How much structure do homeschoolers need?

The 5-day school week is a vestige of schools training kids to be factory workers. So once we started homeschooling in our family there were no weekdays or weekends. As an entrepreneur I never had weekends anyway — startup founders always work — so it felt natural to me to make every day the same. But in practice what that meant is that we had a very loose schedule.

So we could stop everything and go visit my brother a couple of hours away at University of Iowa where he was a grad student. We could coordinate our trips with a rugby tournament, an Iowa caucus, or my brother’s dissertation defense. The boys loved my brother’s ancient Atari  (hello, Pac Man) and I loved Prairielights Books.

What I found, though, is my own lack of structure started to wear me out. For example, I thought not having a schedule meant I could write any time, but in practice I never knew when I would write because I didn’t have a schedule so I’d worry about it all the time.

Christine Carter, author of Raising Happiness, coaches families on how to create family structures that promote everyone’s happiness. One of the first things she does in a coaching session is ask about routine. Because predictability and routine create more openings for family happiness.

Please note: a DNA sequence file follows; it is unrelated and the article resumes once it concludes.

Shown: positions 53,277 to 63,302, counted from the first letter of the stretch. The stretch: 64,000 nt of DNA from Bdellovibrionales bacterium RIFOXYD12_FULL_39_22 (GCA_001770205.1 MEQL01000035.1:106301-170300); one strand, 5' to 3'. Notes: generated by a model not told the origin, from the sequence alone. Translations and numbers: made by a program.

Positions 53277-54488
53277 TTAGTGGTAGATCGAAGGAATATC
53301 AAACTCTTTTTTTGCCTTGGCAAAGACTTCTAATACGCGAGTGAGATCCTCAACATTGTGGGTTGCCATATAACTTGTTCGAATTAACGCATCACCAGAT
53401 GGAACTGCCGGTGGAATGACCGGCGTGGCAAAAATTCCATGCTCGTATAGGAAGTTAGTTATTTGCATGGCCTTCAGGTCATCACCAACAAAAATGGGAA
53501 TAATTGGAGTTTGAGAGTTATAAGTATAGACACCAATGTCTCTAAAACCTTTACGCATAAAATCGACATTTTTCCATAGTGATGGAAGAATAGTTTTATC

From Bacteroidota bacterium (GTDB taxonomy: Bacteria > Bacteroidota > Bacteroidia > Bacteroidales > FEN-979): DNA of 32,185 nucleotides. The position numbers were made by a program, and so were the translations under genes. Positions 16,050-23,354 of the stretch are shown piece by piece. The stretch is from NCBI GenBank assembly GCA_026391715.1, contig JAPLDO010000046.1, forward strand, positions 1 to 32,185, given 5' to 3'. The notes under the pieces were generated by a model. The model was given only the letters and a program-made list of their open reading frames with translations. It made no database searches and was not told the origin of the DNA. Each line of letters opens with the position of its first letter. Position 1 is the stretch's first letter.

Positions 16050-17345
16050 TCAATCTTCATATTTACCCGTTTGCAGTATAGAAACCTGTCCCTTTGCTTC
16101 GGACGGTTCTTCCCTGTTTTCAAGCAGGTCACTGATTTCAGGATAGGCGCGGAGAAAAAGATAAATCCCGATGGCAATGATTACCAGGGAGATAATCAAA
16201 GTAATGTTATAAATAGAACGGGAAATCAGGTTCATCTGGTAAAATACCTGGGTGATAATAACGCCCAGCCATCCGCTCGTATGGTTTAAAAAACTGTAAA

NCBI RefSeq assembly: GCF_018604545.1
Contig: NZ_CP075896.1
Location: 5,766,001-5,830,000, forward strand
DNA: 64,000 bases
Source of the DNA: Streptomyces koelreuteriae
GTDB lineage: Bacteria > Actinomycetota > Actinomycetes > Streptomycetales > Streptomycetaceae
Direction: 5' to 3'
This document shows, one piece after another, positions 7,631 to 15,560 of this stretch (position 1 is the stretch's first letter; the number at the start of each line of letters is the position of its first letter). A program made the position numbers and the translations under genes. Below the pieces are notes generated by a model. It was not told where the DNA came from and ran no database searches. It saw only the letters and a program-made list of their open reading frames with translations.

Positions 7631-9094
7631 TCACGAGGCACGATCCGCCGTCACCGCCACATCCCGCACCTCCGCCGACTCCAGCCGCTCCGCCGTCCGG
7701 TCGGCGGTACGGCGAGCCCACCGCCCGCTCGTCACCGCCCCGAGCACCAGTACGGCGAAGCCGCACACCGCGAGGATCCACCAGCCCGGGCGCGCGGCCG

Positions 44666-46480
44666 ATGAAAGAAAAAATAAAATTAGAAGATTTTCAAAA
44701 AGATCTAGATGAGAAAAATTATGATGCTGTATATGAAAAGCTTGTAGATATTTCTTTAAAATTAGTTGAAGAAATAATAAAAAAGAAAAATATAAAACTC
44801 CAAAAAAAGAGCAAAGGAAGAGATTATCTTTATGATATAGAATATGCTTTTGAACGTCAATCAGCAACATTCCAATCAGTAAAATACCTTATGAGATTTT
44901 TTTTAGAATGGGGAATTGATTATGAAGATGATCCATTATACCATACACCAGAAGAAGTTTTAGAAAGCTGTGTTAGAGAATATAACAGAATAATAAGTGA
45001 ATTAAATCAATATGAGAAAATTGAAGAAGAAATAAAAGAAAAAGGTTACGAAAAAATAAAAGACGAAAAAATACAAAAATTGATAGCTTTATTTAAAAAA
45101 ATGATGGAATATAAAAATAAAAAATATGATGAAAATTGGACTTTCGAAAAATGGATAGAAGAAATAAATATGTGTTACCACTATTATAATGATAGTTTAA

What does that mean, more openings for family happiness?

We inspire each other. If I wrote on a schedule I wouldn’t have to worry all the time about when I would write. And families work in systems so if one person in the family works on a schedule the other people in the family will have an easier time with a schedule.

Family fun feels best when it’s in the context of family accomplishment and responsibility, so adhering to a schedule and making time for fun feels better than having no idea what we’re doing and being surprised when fun pops up.

Focus and attention is the real opening for family happiness. Because knowing when it’s time to not be with family gives us permission to devote time to focus on connecting with each other. There are lots of ways to connect with each other. But none of those ways can happen if you are doing something else at the same time.

My son just called me from college and said, “I’m unhappy. I’m not having fun. I don’t know what to do.”

And I said, “Do you have a schedule?”

He said, “Mom. You use a schedule as a solution for everything.”

“If you don’t put fun on your schedule then you end up trying to have fun during a time when you feel pressure to be studying.”

“Fine.” Click.

This conversation is my homeschool report card: I did a great job of showing my kids how schedule makes time for what’s important, and I did a terrible job teaching phone etiquette.